College analyst shares insights with editor
Yesterday I got to speak on the phone with Greg Anthony, a former NBA star who’s now a basket- ball analyst for Turner Sports. He’s going to be covering the upcoming Coaches vs. Cancer tournament that Seton Hall is going to be playing in this weekend at the Barclays Center aired on TruTV.
Anthony won a championship at UNLV where he was coached by Jerry Tarkanian and played alongside Larry Johnson. Coach Tark became someone I looked up to after reading about how he dealt with players in Chris Herren’s book “Basketball Junkie.” Every suspicion I had about Tark being a consummate role model and leader was confirmed by Anthony’s idolization of his former coach.
“Coach Tarkanian was kind of a father figure to a lot of us.” Anthony said, “He gave us a lot of opportunities that maybe other people wouldn’t. But he also drove us hard and made sure we were ac- countable for our actions on and off the court and he put us all in a situation where we could be successful.”
Anthony was pleased to reminisce about his old college days, but he made a point that there was nothing greater than taking home a national championship.
The conversation shifted naturally to Seton Hall’s coach Kevin Willard and Anthony was impressed by Willard’s basketball education.
“It’s not just the fact that his father is one of the all-time greats but obviously his relationship with Coach Pitino as well, so you’re not going to get a better mentoring experience in that regard.”
Anthony went on to talk about this year’s Seton Hall team, impressed specifically with the play of Sterling Gibbs and his ability to get to the free throw line. Not specific to Seton Hall, Anthony was excited to see how the new Big East conference was going to turn out.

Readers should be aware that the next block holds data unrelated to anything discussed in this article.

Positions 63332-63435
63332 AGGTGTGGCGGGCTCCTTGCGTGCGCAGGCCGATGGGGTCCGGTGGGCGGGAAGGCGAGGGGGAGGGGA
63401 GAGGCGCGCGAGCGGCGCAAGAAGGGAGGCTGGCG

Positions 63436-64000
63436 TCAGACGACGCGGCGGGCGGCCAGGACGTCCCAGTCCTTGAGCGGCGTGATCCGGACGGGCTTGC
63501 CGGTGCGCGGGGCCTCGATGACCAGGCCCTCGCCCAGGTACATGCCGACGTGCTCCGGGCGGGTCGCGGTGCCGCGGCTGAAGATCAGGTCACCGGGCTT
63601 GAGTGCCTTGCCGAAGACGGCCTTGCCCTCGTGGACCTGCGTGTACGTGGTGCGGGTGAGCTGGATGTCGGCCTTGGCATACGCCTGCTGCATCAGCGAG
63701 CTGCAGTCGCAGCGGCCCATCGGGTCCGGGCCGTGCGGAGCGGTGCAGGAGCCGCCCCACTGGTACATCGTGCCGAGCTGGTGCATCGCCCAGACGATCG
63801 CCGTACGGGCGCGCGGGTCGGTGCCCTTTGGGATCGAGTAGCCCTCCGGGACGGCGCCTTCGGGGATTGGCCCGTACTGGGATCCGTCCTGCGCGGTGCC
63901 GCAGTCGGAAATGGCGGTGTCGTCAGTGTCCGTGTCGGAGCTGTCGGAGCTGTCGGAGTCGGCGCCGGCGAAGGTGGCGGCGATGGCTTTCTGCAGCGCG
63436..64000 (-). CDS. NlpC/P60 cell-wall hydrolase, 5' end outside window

“In years past, when the Big East was the Big East, you had a better perspective because you know what it took to be successful in the conference. You know who the players were going to be but you don’t have that pace anymore. You don’t know what the style of the Big East is going to be anymore.”
The next part of the conversation was my clear favorite. I got a laugh out of Greg Anthony. I don’t do many cool things, but this was definitely one of them.
We were talking about how sensitive the new hand-check rules in the NCAA were and I mentioned that the first game Seton Hall played where they were truly affected by these rules was against Niagara. Niagara’s best player was Antoine Mason, son of Anthony’s former teammate Anthony Mason.
Anthony Mason was known for his physicality being one of the roughest, toughest players in the NBA. I joked with Greg Anthony about how Mason wouldn’t last very long in this sensitive new NCAA and I got a legitimate laugh.
All joking aside, Anthony approved of the new rules that the refs put into play this season.
“Believe it or not, I like the rules. I’ve always been a believer in freedom of movement and basketball is a game of rhythm and you can be equally as effective defensively without having to rough people.” Anthony said, “I think as the season progresses you’re going to see the foul calls come down and I think the quality of play will go up. So I’m all for it.”
Gerard Gilberto is a senior journalism major from Breezy Point, N.Y. He can be reached at gerard. firstname.lastname@example.org.